Monday, May 23, 2016

Always learning something new . . .

Here I am, seventy-six years old, and still discovering funny little mistaken ideas stemming back to childhood. I just learned I’ve been mispronouncing a word wrong since I first learned it in fourth grade.

My dad read aloud to us a lot. A favorite book of his and mine was Nathanial Hawthorne’s Twice Told Tales and A Wonder Book for Girls and Boys. The two books, originally published separately, were bound in the same volume we owned, and my favorites were Hawthorne’s retelling of many Greek myths. Before I took a fantastic course on Greek and Roman Mythology at the University of Washington, that first exposure in fourth grade was my base-line for everything I knew about Greek mythology (and I had to unlearn a lot of misconceptions that Hawthorne propagated based on his nineteenth century understanding).

One of my favorite characters was Pegasus the flying horse, and I especially loved how he heroically enabled the killing of the chimera. My father (who—when I was ten—could do no wrong) pronounced the name of the three-species-monster as “shimmer-uh” as he read the story aloud, with the accent on the first syllable and a nice, soft ‘sh’ sound starting off the word.

I’ve read the word from time to time over my lifetime, each time imagining that’s the pronunciation, and never questioned it—ever—and never heard anyone else say it, either. Well, at least not that I realized, until . . .

. . . an NPR story about biotechnology’s push to  intentionally create hybrid embryos from several different species came on my car radio, and the announcer talked about the creation of a modern-day monster, a “kye-meer’-uh.”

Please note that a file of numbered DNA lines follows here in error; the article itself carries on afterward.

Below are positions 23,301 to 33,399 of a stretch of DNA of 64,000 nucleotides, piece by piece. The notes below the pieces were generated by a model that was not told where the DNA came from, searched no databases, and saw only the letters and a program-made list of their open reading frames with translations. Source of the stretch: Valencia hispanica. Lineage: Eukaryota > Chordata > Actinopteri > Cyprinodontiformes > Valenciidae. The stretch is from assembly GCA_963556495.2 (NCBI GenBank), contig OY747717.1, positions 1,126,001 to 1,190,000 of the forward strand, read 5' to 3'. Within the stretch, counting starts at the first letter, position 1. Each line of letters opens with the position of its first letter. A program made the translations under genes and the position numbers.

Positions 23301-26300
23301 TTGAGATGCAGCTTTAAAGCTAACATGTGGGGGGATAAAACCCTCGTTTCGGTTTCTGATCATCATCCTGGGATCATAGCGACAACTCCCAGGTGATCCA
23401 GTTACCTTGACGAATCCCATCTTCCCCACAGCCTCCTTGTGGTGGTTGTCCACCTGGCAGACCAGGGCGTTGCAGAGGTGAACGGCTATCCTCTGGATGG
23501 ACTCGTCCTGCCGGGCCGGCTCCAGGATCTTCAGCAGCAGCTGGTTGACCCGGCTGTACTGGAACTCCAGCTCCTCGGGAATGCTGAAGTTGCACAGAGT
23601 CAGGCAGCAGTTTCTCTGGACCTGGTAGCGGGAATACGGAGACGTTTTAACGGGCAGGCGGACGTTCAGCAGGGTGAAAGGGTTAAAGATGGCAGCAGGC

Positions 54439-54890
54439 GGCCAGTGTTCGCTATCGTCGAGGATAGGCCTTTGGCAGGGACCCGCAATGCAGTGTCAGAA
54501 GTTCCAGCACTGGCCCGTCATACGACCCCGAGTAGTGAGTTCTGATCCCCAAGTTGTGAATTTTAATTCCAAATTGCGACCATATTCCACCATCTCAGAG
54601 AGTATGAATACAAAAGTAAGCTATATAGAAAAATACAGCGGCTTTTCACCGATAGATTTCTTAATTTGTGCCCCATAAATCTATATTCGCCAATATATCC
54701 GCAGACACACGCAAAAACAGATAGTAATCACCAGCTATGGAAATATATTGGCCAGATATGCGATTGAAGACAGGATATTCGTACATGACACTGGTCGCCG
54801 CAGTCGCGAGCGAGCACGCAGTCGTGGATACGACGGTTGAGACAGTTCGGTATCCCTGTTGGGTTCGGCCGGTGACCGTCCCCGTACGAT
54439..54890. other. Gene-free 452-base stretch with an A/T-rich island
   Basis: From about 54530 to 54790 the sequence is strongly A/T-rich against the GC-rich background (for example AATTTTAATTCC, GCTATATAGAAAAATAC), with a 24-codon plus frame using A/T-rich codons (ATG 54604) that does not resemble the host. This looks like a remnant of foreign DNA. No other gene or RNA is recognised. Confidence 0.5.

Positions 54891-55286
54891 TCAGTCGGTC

What? It took me a few seconds to make sense of this new word, and then a quick judgment that the announcer was mispronouncing chimera!  But wait—wouldn’t he have checked the pronunciation before doing a radio program about it? A big ‘oops’ crossed my thoughts about then, a big "Don't tell me it's my mistake!"

As soon as I arrived home, I opened the Mirriam-Webster dictionary on my iPad and touched the icon of the speaker on the word chimera—and, sure enough, I have mispronounced it for about sixty-six years. In my head, anyway. I don't think I've ever needed use the word.

I’m smiling as I write this. I love how humbling a little event like this can be. I’m smiling thinking about how my dad probably heard the word mispronounced by his dad when A Wonder Book for Girls and Boys was read aloud to him in the early 1900s. I’m smiling thinking how hard we both would have laughed over this perpetuation of error, if I could share it with him. I wish.

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